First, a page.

Law of the Case
State Farm Ins. Co. v Frias, 2009 NY Slip Op 07825 (App. Div., 2nd, 2009)
State Farm argued that, because the three nondefaulting defendants
had not proposed a counter-judgment, had not opposed State Farm's
proposed judgment, had not moved for leave to renew or reargue, had not
moved to vacate the judgment, and had not appealed from the judgment,
they were estopped from challenging the declarations contained in it.
Luccme and Urena opposed State Farm's motion and, in an order entered
April 10, 2008, the Supreme Court granted the motion based on the
failure of the nondefaulting defendants to oppose the proposed
judgment. Luccme and Urena appeal from the resulting judgment. We
Inasmuch as State Farm initially moved for leave to enter a
default judgment against the defaulting defendants only, the resulting
judgment binds only those defendants, and may not be given preclusive
effect to deprive Luccme and Urena, who appeared in the action, of
their right to litigate the issues pertaining to coverage (see American Motorists Ins. Co. v North Country Motors, 57 AD2d 158, 160). Accordingly, we reverse the order insofar as appealed from.
But what about privity.
Shelley v Silvestre, 2009 NY Slip Op 07822 (App. Div., 2nd, 2009)
"Under the doctrine of res judicata, a final disposition on the merits
bars litigation between the same parties of all other claims arising
out of the same transaction or out of the same or related facts, even
if based upon a different theory involving materially different
elements of proof. The rule applies not only to claims litigated but
also to claims that could have been raised in the prior litigation" (Matter of City of New York v Schmitt, 50 AD3d 1032, 1033 [citations omitted]; see Matter of Reilly v Reid, 45
NY2d 24, 30). The claims raised in the instant complaint were raised or
could have been raised during a prior action between the same parties,
which was disposed of on the merits. Accordingly, the plaintiffs'
complaint was properly dismissed as barred by the doctrine of res
judicata (see Town of New Windsor v New Windsor Volunteer Ambulance Corps, Inc., 16 AD3d 403, 404-405; Slavin v Fischer, 160 AD2d 934, 934-935).
Lighthouse 925 Hempstead, LLC v Citibank, N.A., 2009 NY Slip Op 07597 (App. Div., 2nd, 2009)
"Res judicata serves to bar future litigation between the same
parties or those in privity with the parties of a cause of action
arising out of the same transaction or series of transactions as a
cause of action that was raised in a prior proceeding" (Winkler v Weiss, 294 AD2d 428, 429; see Matter of ADC [*2]Contr. & Constr., Inc. v Town of Southampton,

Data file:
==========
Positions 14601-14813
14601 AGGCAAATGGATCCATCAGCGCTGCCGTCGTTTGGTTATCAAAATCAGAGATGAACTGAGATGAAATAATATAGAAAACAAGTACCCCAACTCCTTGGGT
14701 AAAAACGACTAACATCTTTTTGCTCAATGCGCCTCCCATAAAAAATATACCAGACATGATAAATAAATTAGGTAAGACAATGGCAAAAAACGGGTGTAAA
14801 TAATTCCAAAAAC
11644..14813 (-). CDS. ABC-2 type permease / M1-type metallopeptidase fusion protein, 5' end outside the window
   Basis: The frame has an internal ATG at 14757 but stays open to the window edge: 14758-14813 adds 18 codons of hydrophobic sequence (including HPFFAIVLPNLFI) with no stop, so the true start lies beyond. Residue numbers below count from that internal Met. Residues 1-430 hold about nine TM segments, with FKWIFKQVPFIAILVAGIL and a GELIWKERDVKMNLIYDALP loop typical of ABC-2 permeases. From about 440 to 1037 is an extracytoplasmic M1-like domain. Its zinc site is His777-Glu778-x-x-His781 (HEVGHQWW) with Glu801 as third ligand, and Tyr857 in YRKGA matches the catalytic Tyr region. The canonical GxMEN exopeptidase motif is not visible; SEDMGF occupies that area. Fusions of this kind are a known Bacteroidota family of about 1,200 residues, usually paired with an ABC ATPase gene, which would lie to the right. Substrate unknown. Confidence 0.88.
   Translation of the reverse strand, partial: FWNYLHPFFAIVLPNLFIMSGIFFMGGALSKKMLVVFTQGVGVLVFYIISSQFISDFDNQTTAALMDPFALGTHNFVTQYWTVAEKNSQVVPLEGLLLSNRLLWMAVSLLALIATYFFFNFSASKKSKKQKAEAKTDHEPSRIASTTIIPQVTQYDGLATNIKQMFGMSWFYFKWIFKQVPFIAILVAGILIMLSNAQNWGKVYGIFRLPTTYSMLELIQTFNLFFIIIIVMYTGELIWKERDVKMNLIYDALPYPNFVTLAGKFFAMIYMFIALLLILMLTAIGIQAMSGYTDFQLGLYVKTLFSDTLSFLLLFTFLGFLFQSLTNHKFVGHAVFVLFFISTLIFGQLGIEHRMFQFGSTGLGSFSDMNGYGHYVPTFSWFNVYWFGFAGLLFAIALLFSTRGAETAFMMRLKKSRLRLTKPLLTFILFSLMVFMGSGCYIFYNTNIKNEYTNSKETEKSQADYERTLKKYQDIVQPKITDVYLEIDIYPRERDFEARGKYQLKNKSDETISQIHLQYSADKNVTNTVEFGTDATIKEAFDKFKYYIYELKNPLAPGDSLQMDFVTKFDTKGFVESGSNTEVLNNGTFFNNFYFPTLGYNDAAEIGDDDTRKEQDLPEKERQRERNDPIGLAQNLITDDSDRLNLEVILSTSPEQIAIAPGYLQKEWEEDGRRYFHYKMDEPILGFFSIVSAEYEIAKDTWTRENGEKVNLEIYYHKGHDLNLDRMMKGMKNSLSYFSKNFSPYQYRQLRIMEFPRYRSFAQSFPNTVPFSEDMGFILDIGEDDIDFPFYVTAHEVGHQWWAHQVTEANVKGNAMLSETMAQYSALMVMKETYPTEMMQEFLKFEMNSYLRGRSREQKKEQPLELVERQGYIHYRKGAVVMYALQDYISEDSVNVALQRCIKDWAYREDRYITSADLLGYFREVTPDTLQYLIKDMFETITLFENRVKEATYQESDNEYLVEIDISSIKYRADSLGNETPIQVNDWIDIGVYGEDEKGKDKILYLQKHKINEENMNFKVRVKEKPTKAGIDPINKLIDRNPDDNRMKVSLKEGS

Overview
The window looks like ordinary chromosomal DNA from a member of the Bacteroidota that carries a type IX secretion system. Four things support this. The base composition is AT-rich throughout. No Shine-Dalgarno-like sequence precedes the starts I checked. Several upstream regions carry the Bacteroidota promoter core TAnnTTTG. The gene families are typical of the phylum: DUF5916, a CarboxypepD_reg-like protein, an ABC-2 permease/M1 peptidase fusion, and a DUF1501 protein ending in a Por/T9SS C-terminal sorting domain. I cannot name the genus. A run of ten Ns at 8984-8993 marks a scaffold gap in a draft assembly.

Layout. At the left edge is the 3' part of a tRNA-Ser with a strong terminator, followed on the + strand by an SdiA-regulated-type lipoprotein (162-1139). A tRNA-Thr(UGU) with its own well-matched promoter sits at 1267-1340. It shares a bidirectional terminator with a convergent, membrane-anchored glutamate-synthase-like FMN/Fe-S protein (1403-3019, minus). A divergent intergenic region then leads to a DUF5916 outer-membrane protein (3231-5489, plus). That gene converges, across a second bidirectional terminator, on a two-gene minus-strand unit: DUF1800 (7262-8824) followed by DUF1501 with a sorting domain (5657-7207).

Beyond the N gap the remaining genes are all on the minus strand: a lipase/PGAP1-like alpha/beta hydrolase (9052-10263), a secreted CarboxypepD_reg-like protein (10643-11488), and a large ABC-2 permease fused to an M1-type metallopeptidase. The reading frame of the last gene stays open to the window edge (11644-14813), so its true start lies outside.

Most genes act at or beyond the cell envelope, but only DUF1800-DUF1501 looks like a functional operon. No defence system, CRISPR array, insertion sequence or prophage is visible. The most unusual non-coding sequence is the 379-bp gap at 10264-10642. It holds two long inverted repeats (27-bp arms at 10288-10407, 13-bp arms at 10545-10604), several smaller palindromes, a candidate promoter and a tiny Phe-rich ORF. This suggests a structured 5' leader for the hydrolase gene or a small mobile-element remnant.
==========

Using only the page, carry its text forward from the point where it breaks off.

50 AD3d 1025, 1026). The fact that causes of action may be stated
separately or invoke different legal theories will not permit
relitigation of claims (see Matter of Hodes v Axelrod, 70 NY2d 364, 372; see also Matter of ADC Contr. & Constr., Inc. v Town of Southampton, 50 AD3d at 1025).
Here, both this action and the prior action arise from the same
transaction, namely the defendants' alleged failure to remove a
drive-thru ATM. The fact that Lighthouse now invokes the legal theory
of trespass instead of breach of contract, which it argued in the prior
action, will not permit it to relitigate the claim. Therefore, the
Supreme Court properly granted the defendants' motion for summary
judgment dismissing the complaint on the ground that it was barred by
Frankson v Brown & Williamson Tobacco Corp., 2009 NY Slip Op 06799 (App. Div., 2nd, 2009)
As a general rule, the law of the case doctrine precludes this Court
from re-examining an issue which has been raised and decided against a
party on a prior appeal where that party had a full and fair
opportunity to address the issue (see People v Evans, 94 NY2d 499, 502; Allison v Allison, 60 AD3d 711; Lipp v Port Auth. of N.Y. and N.J., 57 AD3d 953, 954; Town of Massena v Healthcare Underwriters Mut. Ins. Co., 40 AD3d 1177,
1197). Unlike res judicata and collateral estoppel, which "are rigid
rules of limitation," the law of the case doctrine "is a judicially
crafted policy that expresses the practice of courts generally to
refuse to reopen what has been decided, [and is] not a limit to their
power'" (People v Evans, 94 NY2d at 503, quoting Messenger v Anderson, 225 US 436, 444). Thus, while the law of the case doctrine is intended to foster "orderly convenience" (Foley v Roche, 86
AD2d 887, 887), it is not an absolute mandate which limits an appellate
court's power to reconsider issues where there are extraordinary
circumstances, "such as subsequent evidence affecting the prior
determination or a change of law" (Lipp v Port Auth. of N.Y. and N.J., 57 AD3d at 954; see People v Evans 94 NY2d at 503; J-Mar Serv. Ctr., Inc. v Mahoney, Connor & Hussey, 45 AD3d 809; Foley v Roche, 86 AD2d at 887).
Guided by these principles, we agree that the law of the case
doctrine precludes us from reconsidering the issues of whether the
trial court applied an appropriate standard for the admissibility of
scientific evidence, and whether punitive damages were properly
assessed against the Tobacco Institute and the Tobacco Council. These
issues were raised by the defendants and decided against them on the
prior appeals, and there are no new factual circumstances or change in
the law which would warrant our reconsideration (see Pekich v James Lawrence, Inc., 38 AD3d 632, 633; Quinn v Hillside Dev. Corp., 21 AD3d 406, 407; Wendy v Spector, 305 AD2d 403).
All the bold is mine.